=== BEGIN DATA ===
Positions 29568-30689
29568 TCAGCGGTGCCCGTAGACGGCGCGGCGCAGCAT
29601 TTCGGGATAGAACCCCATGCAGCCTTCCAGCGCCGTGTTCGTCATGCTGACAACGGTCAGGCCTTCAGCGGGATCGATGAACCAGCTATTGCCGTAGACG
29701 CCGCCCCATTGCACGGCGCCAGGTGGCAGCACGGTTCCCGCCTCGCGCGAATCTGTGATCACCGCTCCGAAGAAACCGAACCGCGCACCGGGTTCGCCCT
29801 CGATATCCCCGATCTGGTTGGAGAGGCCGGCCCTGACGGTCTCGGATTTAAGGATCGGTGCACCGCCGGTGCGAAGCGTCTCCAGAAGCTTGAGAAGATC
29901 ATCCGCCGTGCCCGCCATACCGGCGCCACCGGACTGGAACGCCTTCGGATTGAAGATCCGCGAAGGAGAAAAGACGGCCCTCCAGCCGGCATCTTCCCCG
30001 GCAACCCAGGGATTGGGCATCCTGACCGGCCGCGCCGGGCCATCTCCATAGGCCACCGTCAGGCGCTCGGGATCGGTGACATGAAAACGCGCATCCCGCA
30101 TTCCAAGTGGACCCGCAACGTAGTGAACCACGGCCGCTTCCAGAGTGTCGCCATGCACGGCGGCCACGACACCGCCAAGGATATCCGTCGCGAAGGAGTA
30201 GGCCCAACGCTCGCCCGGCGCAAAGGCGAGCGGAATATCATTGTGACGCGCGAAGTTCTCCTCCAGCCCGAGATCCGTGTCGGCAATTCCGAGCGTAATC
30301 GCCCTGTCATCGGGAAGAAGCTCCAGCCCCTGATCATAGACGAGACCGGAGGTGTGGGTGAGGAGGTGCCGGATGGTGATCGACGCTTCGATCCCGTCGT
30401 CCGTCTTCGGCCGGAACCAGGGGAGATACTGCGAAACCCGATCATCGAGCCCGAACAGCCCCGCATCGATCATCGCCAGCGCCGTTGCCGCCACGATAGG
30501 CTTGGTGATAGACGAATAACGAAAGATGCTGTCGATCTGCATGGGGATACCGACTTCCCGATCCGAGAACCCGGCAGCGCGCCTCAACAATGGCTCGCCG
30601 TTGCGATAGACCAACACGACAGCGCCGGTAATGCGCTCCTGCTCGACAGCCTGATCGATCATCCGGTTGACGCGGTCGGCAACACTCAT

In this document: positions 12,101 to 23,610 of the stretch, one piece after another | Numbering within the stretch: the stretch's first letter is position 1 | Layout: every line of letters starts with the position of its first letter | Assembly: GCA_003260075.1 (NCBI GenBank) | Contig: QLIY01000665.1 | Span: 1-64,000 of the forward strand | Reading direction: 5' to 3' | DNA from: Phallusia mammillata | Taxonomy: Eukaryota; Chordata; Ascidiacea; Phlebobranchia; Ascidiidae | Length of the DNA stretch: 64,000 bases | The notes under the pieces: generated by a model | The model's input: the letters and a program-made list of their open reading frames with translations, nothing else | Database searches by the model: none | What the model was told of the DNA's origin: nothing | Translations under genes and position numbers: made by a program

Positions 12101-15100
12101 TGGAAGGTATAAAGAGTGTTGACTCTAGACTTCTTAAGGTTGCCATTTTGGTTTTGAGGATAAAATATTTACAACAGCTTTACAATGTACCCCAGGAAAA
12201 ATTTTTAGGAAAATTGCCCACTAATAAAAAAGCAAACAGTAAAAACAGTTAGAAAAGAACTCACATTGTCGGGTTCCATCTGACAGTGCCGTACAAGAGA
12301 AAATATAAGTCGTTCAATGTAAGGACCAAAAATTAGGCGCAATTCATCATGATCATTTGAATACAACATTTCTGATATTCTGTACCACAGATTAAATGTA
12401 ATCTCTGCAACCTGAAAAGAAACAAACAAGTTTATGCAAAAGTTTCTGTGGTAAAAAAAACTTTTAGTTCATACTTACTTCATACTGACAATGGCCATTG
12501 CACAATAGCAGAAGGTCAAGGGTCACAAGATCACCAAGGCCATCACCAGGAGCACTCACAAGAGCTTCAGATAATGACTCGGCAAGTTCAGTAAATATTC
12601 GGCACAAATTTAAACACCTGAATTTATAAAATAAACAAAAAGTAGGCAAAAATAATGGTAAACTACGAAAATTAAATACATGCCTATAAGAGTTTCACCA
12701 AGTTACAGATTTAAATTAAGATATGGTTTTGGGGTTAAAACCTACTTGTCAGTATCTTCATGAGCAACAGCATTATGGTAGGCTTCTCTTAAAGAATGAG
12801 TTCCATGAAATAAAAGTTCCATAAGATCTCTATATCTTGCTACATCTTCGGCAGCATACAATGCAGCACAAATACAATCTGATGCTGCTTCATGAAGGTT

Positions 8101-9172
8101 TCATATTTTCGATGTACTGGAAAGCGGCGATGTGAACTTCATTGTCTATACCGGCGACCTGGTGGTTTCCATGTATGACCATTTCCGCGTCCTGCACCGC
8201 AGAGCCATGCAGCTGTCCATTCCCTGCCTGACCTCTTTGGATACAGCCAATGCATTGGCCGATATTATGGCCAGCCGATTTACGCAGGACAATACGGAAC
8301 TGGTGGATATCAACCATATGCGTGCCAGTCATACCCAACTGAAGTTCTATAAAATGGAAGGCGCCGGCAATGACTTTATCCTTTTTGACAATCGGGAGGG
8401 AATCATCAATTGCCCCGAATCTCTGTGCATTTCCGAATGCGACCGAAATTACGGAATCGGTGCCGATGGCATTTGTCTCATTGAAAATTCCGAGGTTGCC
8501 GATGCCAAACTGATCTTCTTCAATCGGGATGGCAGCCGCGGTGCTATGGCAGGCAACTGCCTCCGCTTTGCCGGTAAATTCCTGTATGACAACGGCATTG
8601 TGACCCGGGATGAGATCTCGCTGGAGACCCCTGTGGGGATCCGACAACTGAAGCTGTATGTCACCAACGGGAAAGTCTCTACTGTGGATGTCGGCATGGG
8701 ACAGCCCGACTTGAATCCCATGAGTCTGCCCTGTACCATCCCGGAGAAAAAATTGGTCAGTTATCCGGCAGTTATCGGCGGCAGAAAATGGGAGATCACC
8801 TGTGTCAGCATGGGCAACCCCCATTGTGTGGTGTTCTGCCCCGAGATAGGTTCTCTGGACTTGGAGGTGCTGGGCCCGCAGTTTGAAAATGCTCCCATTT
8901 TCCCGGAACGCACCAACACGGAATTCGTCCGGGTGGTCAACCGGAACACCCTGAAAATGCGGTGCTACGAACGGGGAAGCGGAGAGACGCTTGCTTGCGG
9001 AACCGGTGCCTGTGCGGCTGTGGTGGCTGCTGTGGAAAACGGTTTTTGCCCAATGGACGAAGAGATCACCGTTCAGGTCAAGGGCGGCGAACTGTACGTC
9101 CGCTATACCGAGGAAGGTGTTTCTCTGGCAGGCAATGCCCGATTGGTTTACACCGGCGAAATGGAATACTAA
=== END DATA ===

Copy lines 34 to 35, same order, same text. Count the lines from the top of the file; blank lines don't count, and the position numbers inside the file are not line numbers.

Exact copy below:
9001 AACCGGTGCCTGTGCGGCTGTGGTGGCTGCTGTGGAAAACGGTTTTTGCCCAATGGACGAAGAGATCACCGTTCAGGTCAAGGGCGGCGAACTGTACGTC
9101 CGCTATACCGAGGAAGGTGTTTCTCTGGCAGGCAATGCCCGATTGGTTTACACCGGCGAAATGGAATACTAA